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Identifying gaps across the cascade of care for the prevention of HBV mother‐to‐child transmission in Burkina Faso: Findings from the real world

Abstract : Background: Prevention of mother-to-child transmission (PMTCT) is a challenge for controlling the hepatitis B epidemic. In Sub-Saharan countries, pilot interventions including the screening of pregnant women for HBsAg, implementation of anti-HBV therapy and infant immunization within 24 hours of life are initiated and need to be evaluated. This pilot study aimed to describe the cascade of care for hepatitis B PMTCT in a real life situation, and to identify sociodemographic factors associated with adequate management of pregnant women and infants. Method: The study was conducted from October 1st, 2014 to February 28th, 2016 in the antenatal clinics (ANCV) of Baskuy district which comprises nine first-level public health centres. Univariate and multivariate logistic regression analysis were used to identify sociodemographic factors associated with the likelihood of retention in the cohort, HBV DNA testing, birth dose delivery and HBsAg testing of the children at 6 months of age; P ˂ .05 was selected as cut off for significance. Results: In this prospective cohort study, of 5200 pregnant women consulting for the antenatal visit, 2261 (43.5%) were proposed pre-test counselling and HBsAg screening and 2220 (98.2%) have agreed to screening. Among 1580 (71.2%) women that came back for the post-counselling interview, 75 were positive for HBsAg (4.8%), 73 (97.3% of the women provided HBsAg result) consented to medical consultation with hepatogastroenterologists and 53 (72.6%); performed the HBV DNA testing. Forty-seven out of 60 (78.3%; 65.8-87.9) children born alive were immunized for HBV within 24 hours of life. Retention in care was associated with the level of education of the infant's father, secondary school or higher was associated with a better retention in care of the women (OR: 6.6; P = .03). Conclusion: Our study shows large gaps in HBV PMTCT. Resources for hepatitis B screening, care and prevention including universal access to the vaccine birth dose should be allocated to reduce infection in HBV exposed infants born in Burkina Faso.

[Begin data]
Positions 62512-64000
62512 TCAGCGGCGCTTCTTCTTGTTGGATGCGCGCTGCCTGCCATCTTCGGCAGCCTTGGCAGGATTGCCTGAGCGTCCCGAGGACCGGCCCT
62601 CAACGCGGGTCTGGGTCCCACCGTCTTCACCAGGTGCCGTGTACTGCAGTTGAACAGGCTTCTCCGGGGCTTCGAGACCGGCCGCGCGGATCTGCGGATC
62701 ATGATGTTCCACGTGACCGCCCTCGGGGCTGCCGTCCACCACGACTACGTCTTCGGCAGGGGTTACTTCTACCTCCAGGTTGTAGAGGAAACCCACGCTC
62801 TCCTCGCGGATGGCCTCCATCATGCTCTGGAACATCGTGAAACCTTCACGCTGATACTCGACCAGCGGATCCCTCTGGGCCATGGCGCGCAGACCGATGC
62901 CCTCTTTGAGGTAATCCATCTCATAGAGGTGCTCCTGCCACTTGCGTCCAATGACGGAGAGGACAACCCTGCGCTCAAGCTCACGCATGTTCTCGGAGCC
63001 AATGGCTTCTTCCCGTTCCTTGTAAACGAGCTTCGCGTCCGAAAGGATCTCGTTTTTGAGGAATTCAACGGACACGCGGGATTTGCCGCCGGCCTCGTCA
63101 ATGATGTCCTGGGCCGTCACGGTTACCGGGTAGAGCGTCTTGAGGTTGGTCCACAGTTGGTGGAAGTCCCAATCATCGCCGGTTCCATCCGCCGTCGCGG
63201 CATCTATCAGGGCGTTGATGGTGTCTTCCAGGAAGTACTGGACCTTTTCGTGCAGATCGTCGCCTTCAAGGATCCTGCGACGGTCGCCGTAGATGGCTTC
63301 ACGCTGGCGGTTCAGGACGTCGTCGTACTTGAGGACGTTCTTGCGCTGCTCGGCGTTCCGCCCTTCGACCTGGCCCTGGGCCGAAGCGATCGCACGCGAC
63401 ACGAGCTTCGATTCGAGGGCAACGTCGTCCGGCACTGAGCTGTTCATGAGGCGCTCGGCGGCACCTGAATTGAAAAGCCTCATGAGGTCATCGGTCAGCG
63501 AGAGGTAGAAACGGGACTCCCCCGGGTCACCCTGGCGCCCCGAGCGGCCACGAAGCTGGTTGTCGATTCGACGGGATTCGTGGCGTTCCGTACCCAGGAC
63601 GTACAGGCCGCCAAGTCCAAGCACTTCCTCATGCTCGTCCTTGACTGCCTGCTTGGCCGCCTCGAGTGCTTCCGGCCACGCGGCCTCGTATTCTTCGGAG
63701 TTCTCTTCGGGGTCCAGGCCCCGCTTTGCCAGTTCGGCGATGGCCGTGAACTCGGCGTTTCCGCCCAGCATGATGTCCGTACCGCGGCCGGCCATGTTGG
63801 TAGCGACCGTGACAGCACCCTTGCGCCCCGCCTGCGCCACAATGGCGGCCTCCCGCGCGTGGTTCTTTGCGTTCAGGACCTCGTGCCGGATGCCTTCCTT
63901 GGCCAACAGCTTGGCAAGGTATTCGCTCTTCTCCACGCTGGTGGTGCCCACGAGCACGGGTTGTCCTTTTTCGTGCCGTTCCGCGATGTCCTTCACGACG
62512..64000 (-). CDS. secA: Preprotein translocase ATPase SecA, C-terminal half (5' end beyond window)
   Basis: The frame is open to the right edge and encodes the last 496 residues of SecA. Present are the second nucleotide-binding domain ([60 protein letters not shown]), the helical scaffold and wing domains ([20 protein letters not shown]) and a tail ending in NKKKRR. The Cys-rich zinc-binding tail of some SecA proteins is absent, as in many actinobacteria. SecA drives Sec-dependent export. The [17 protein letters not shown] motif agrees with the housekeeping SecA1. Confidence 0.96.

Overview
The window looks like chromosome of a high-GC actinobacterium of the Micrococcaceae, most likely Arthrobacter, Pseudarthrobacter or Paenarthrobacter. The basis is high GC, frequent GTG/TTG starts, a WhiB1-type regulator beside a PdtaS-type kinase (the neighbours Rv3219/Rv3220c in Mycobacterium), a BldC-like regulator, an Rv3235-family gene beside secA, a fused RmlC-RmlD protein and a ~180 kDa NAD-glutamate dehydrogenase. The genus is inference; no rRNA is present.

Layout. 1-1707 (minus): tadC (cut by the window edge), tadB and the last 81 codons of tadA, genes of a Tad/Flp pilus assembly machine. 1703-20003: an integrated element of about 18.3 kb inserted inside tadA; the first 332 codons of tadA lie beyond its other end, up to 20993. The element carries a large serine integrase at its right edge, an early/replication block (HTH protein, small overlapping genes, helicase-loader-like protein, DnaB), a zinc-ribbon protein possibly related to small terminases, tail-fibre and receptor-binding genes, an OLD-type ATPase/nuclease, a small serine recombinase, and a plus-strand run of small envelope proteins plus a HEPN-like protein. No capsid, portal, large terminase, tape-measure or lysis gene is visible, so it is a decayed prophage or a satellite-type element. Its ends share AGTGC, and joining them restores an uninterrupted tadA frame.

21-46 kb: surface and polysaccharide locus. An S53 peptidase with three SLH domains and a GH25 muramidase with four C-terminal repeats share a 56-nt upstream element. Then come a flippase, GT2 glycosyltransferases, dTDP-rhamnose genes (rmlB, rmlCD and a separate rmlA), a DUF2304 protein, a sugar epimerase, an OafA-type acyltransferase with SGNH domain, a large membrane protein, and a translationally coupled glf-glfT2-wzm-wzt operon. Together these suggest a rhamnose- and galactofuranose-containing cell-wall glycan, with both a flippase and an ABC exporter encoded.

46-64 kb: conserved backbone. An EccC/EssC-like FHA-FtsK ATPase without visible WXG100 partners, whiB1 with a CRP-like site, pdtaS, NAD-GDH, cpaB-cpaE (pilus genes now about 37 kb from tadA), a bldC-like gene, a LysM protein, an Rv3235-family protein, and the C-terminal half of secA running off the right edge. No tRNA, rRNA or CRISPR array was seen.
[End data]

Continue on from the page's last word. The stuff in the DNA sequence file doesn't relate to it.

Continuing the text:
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Soumis le : lundi 28 décembre 2020 - 14:14:19
Dernière modification le : mercredi 9 mars 2022 - 11:19:23




Alice N Guingané, Alain Bougouma, Roger Sombié, Rachel King, Nicolas Nagot, et al.. Identifying gaps across the cascade of care for the prevention of HBV mother‐to‐child transmission in Burkina Faso: Findings from the real world. Liver International, Wiley-Blackwell, 2020, 40 (10), pp.2367 - 2376. ⟨10.1111/liv.14592⟩. ⟨hal-03082031⟩



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